Retinal detachment surgery (vitrectomy)
Vitrectomy is a surgical procedure used to repair retinal detachment. Your retina (the thin lining at the back of your eye) can detach if it begins to pull away from the blood vessels that supply it with oxygen and nutrients. Without prompt treatment, retinal detachment leads to blindness in the affected eye.
Description of treatment
During vitrectomy, the consultant uses delicate instruments to remove the vitreous jelly in the eye. They’ll leave a space inside the eye and insert a gas bubble. The gas bubble absorbs itself either over 10 to 12 days or six to eight weeks, depending on the type of gas used.
How does it work?
The gas bubble is inserted to help the retinal detachment heal in the correct place. The gas acts like a splint, keeping the retina in place while the hole or tear in the retina seals. Sealing happens in response to either freezing or laser treatment, which is done as part of the operation.
What can the patient expect?
The surgery can be performed under general anaesthetic, so you’re asleep for the entire procedure. Or it can be under local anaesthetic, which ‘freezes’ the area around your eye so you’re pain-free but awake. If you are having a general anaesthetic, you will need to follow your consultant’s instructions about fasting (not eating or drinking) before your operation.
After a vitrectomy you will generally be able to go home the same day as the operation or after an overnight stay if appropriate. With the gas in place, the vision in your eye will be very poor, a bit like having your eye open under water. Once the gas is absorbed, your vision should improve.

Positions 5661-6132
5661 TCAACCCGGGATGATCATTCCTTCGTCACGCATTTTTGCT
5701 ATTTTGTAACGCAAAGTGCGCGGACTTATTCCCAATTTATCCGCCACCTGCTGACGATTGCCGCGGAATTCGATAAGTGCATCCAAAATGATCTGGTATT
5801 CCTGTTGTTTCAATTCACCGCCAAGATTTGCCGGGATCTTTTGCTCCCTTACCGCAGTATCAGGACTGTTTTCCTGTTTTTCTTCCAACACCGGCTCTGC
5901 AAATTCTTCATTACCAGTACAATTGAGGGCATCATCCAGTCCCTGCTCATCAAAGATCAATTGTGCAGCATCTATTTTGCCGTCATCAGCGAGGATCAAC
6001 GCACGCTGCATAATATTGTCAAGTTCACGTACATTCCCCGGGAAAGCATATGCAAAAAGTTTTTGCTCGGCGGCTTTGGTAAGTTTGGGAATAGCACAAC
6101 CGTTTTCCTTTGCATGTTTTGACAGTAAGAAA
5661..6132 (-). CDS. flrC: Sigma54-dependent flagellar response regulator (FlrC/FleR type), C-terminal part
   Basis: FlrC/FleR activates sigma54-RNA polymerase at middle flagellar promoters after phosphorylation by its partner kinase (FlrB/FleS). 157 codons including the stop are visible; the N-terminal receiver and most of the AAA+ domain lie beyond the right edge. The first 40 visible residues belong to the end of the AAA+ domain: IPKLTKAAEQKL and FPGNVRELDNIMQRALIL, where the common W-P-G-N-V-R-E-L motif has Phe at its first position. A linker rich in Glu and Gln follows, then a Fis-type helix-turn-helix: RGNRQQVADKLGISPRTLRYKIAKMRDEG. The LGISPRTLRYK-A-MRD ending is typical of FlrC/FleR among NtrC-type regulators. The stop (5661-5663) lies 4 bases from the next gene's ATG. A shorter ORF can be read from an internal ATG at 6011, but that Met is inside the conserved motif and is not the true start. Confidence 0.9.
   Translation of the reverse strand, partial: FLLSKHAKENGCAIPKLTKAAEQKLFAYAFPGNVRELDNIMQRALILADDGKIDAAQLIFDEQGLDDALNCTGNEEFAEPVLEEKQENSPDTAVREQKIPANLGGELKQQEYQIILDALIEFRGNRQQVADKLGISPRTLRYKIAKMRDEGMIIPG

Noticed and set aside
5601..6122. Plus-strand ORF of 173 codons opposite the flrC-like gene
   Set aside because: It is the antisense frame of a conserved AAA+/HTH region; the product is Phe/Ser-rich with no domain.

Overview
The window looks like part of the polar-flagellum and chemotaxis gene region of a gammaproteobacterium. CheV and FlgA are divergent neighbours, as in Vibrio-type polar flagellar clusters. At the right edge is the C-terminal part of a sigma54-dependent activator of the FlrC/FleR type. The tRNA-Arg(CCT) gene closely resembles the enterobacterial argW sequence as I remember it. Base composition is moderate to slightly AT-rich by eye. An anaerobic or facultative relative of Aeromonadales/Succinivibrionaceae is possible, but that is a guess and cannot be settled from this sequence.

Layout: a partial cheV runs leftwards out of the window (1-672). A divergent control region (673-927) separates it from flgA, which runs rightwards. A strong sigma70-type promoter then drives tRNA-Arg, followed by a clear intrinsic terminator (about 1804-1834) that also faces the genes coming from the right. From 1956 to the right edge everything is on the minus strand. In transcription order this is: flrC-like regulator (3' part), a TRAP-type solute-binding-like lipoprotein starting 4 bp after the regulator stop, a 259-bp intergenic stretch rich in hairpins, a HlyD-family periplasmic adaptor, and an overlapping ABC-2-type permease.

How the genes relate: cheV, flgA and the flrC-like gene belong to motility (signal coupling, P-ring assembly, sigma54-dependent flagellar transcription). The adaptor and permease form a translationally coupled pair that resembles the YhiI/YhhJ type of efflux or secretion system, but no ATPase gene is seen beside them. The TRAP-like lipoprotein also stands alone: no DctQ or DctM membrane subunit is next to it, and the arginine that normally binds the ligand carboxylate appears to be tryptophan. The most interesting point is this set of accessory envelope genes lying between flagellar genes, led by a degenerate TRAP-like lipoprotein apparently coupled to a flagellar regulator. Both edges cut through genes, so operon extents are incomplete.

Risks of vitrectomy
Like any surgery, there are some risks with vitrectomy. If you have any questions or concerns about the procedure, your consultant will be happy to answer them.
The most common problems from this surgery are:
- failure to repair the retina – another operation may be needed (between one and two operations in 10 fail)
- infection (about one out of every 1,000 vitrectomies)
- high pressure in the eye (about one out of every five to 10 vitrectomies)
- cataract – you have a slightly increased risk of developing cataracts in the long term.
If there are any complications during your surgery, the following problems can occur. Your consultant will discuss these with you in more detail.
- Bleeding in the eye
- Glaucoma – increased pressure in the eye
- Retinal re-detachment
- Wound problems – infection (endophthalmitis)
- Drooping eyelid
- Distorted vision
- Blurred vision